This has nothing to do with black body spectra (emission nebulae have provided astronomers with a fine range of colours ever since the advent of photography). And it has nothing to do with spectral colours, or with the difference between pure colours and metamers.
    The only thing of relevance here is that I cannot, even in principle, take a box of photons, analyse their spectral mix, and say unequivocally that they will appear brown to the human eye. That information just isn't present in the box. All I can do is assign them confidently to the yellow region of the hue chart, and predict that under some conditions, when their relative luminance is perceived to be low, they may induce a brown sensation.

    It's because astronomers are light experts that they make this distinction, which is not intuitively obvious to the average crayon-user.

    Grant Hutchison

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    Quote Originally Posted by m1omg View Post
    Yeah, but flames are not perfect blackbodies either, and I would guess the molecular components would create some interesting freatures but not attenuate the radiation too much, definitely not to the "crismon, blood red, or pink ball with stripes that shines like a 10 W lightbulb from China" point as on usual illustrations.
    Yet flames come in many colors. Incandescent lighting (tungsten) is close to behaving like a blackbody radiator, but at a temperature between 2000K to 3300K. These temperatures still produce light across the spectrum, but 2000K is weighted heavily on the red end. It will not look white if the Sun or similar more color-balanced bright light source is arround.

    And I wrote that red dwarfs (that are much closer to perfect blackbodies) would be white when viewed from close distances,...
    Are they close to blackbody radiators? If so then they should look at least as white as a light bulb, though a hotter neighbor in the picture would yellow it.

    Also, it seems they are hot enough that their flux would exceed our photopic vision range and also force a white image, regardless of its color if seen at a lower flux. [BTW, getting closer to the disk will not make it more or less white except for this flux issue. Once you are close enough to see it as a disk, its surface brightness does not increase as you get closer.]
    We know time flies, we just can't see its wings.

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    12,825
    Quote Originally Posted by grant hutchison View Post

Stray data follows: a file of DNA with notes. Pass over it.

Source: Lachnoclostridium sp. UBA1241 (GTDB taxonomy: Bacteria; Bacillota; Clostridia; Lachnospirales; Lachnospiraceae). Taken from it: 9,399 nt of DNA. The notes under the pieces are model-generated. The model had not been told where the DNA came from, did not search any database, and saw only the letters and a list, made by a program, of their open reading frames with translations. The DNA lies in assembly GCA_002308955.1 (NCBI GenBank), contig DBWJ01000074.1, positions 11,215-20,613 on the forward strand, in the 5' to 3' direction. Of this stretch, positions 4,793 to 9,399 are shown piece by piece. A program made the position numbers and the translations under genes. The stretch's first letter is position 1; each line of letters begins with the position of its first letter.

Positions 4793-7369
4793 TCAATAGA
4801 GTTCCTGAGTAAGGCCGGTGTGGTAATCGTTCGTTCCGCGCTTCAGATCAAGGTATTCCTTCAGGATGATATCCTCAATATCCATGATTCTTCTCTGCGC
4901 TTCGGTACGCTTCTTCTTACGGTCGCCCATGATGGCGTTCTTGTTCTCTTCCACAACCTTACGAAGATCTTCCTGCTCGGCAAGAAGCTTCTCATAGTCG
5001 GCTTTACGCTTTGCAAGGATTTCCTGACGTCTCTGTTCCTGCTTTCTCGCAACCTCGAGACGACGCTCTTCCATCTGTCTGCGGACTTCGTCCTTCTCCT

The only thing of relevance here is that I cannot, even in principle, take a box of photons, analyse their spectral mix, and say unequivocally that they will appear brown to the human eye. That information just isn't present in the box. All I can do is assign them confidently to the yellow region of the hue chart, and predict that under some conditions, when their relative luminance is perceived to be low, they may induce a brown sensation.
    Odd, I can, at least in principle. Give me a box of "blue" photons that are half as many as "red" photons, then throw in about 20% more "green" ones [than blue ones] and, after appropriate shaking of course, ta dah... we will be bathed in the sensation of "brown" light. That is why my brown crayon looks brown, right?

    Give me an object's SED in the visible spectrum and I will give you an accurate "color" (colorplex) of the object presented. Your Spectrum(?) software package you shared with us does the same, but it may not be super accurate. But this you know, so where did I miss the bridge?

    It's because astronomers are light experts that they make this distinction, which is not intuitively obvious to the average crayon-user.
    Hence the problem, they should never have skipped those early coloring grades!! I hate to pick on my favorite scientists dedicated to my favorite hobby, but color is not their strong suit. This is justifiable as color alone is very limited information about an object compared to what they find in absorption and emission spectrums. So, it is unfair for anyone to be too critical of their colorful errors, but I feel obliged being that I am their friend and a volunteer heliochromologist.
    We know time flies, we just can't see its wings.